Sukhin said his father doesn’t know who to believe now, and that his cousins and brothers won’t speak to him because of their differing political opinions.

Sukhin started having heart trouble, and was treated in hospital for a suspected heart attack.

“You … occasionally see stuff like this when someone is terribly distracted,” ESL professor John Gamber said of Sukins’ health problems. “And you sort of have to tease out why they’re distracted … Sometimes it’s simply that the load is too heavy, and if the load is already too heavy, it doesn’t take that much to send you over the edge … Let’s say you’re already just barely keeping track of your work, your family and your school stuff, and now you’ve got one more thing. It doesn’t matter what order it happened in … It’s that last straw.”

Sukhin said he is now good to stay here, but his decision to move to America wasn’t without significant consequences.

Sukhin met his wife when she was serving in Ukraine as a missionary for her church. She was born in Ukraine, but had lived in America for nearly two decades. The two hit it off and started communicating via skype when she returned to her home.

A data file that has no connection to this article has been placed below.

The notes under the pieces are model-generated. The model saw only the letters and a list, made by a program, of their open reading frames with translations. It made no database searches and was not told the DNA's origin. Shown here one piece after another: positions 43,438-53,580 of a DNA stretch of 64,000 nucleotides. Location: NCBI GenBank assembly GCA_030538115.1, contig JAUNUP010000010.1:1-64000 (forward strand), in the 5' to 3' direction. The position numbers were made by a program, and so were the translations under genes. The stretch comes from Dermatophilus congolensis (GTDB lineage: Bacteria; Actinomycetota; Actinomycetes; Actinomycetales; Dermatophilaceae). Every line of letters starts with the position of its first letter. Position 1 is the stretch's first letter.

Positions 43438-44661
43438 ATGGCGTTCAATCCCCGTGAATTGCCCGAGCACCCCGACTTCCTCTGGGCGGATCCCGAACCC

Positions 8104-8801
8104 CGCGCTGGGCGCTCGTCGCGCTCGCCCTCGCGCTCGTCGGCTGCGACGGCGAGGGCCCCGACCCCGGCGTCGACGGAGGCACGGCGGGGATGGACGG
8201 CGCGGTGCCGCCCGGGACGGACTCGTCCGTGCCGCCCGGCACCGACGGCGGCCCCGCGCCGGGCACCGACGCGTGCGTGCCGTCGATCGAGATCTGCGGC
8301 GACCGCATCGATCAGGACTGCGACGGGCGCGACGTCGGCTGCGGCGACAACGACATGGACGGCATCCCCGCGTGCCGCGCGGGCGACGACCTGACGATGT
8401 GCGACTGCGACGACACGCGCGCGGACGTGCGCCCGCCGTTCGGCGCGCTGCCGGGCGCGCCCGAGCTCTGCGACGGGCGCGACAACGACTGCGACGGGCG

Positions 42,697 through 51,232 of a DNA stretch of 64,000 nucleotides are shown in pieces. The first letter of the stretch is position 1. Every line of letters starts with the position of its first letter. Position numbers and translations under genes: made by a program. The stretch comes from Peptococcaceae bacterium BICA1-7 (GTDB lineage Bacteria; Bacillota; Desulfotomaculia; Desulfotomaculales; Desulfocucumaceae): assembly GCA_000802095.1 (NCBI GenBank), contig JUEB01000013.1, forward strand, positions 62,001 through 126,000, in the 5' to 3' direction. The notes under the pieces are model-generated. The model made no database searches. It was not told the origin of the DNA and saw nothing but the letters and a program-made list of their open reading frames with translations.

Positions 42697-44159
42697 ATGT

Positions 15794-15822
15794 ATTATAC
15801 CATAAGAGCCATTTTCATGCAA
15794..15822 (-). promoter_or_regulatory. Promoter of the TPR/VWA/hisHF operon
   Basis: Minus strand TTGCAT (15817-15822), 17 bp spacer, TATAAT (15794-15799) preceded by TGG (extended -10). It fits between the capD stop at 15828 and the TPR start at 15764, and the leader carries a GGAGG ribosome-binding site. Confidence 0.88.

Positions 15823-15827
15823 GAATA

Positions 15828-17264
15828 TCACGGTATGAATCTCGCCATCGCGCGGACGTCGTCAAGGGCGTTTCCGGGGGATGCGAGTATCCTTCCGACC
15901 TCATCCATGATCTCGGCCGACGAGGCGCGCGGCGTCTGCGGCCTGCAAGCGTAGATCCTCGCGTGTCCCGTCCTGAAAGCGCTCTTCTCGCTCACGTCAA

At the time, Sukhin was attending the University in Odessa and as she was making documents to call him to the U.S., he was two months away from receiving his degree in electrical engineering.

Sukhin had to choose right away: America or the diploma.

“(A) teacher said, ‘Education you can get in America, but if God gets you a wife right now, you have to choose your wife,’” said Sukhin.

Sukhin and his wife now have two young daughters. He speaks to his former wife and their teenaged daughter, still living in Ukraine, via skype.

Sukhin hasn’t been completely without support during his stay here. He is one of many Ukrainian students on campus and in the Sacramento area.

“(The) Ukrainian community has been here for a really long time,” said Joye, “and so they have a much broader network and there’s quite a large network of churches that help new immigrants and help them get on their feet.”

Short-term counseling is available in the counseling center, and “when there are language issues, we try to match (students) with someone who speaks that language,” said Rod Agbunag, counselor.

But, he said, “at the end of the day it’s going to be academic.”

Sukhin misses his family and has tried to help his father immigrate. In the end, though, Sukhin said the U.S. won’t open his father’s visa because they don’t want an “old communist.”

“My heart is crying,” he said of the conflict in his home country.

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Sukhin and his wife, Lesya, met in Ukraine, when he was a university student and she was a Christian missionary visiting the country. Lesya was born in Ukraine, but immigrated to the U.S. over 14 years ago. Their daughters, Jessica (left), 2, and Jennifer, 8 months, were born in the U.S.